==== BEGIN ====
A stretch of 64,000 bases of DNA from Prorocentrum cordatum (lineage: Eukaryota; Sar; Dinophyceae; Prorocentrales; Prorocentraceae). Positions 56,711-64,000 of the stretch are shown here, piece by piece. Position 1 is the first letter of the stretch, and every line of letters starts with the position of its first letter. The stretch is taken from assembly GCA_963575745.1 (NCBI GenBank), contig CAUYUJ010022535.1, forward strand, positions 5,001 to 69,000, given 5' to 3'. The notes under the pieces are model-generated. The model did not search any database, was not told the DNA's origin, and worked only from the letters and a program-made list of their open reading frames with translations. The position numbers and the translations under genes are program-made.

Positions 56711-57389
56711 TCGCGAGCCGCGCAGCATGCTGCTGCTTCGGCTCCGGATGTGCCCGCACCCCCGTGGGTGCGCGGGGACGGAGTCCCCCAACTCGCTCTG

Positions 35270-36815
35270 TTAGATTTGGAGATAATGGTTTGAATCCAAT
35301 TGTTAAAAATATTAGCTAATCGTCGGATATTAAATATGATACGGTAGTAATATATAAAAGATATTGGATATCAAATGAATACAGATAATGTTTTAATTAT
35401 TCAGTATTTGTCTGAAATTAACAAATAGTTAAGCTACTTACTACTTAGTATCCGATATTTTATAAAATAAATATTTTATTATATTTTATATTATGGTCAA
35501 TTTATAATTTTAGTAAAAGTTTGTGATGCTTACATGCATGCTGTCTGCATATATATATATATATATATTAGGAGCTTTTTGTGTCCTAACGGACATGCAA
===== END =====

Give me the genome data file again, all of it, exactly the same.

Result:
A stretch of 64,000 bases of DNA from Prorocentrum cordatum (lineage: Eukaryota; Sar; Dinophyceae; Prorocentrales; Prorocentraceae). Positions 56,711-64,000 of the stretch are shown here, piece by piece. Position 1 is the first letter of the stretch, and every line of letters starts with the position of its first letter. The stretch is taken from assembly GCA_963575745.1 (NCBI GenBank), contig CAUYUJ010022535.1, forward strand, positions 5,001 to 69,000, given 5' to 3'. The notes under the pieces are model-generated. The model did not search any database, was not told the DNA's origin, and worked only from the letters and a program-made list of their open reading frames with translations. The position numbers and the translations under genes are program-made.

Positions 56711-57389
56711 TCGCGAGCCGCGCAGCATGCTGCTGCTTCGGCTCCGGATGTGCCCGCACCCCCGTGGGTGCGCGGGGACGGAGTCCCCCAACTCGCTCTG

Positions 35270-36815
35270 TTAGATTTGGAGATAATGGTTTGAATCCAAT
35301 TGTTAAAAATATTAGCTAATCGTCGGATATTAAATATGATACGGTAGTAATATATAAAAGATATTGGATATCAAATGAATACAGATAATGTTTTAATTAT
35401 TCAGTATTTGTCTGAAATTAACAAATAGTTAAGCTACTTACTACTTAGTATCCGATATTTTATAAAATAAATATTTTATTATATTTTATATTATGGTCAA
35501 TTTATAATTTTAGTAAAAGTTTGTGATGCTTACATGCATGCTGTCTGCATATATATATATATATATATTAGGAGCTTTTTGTGTCCTAACGGACATGCAA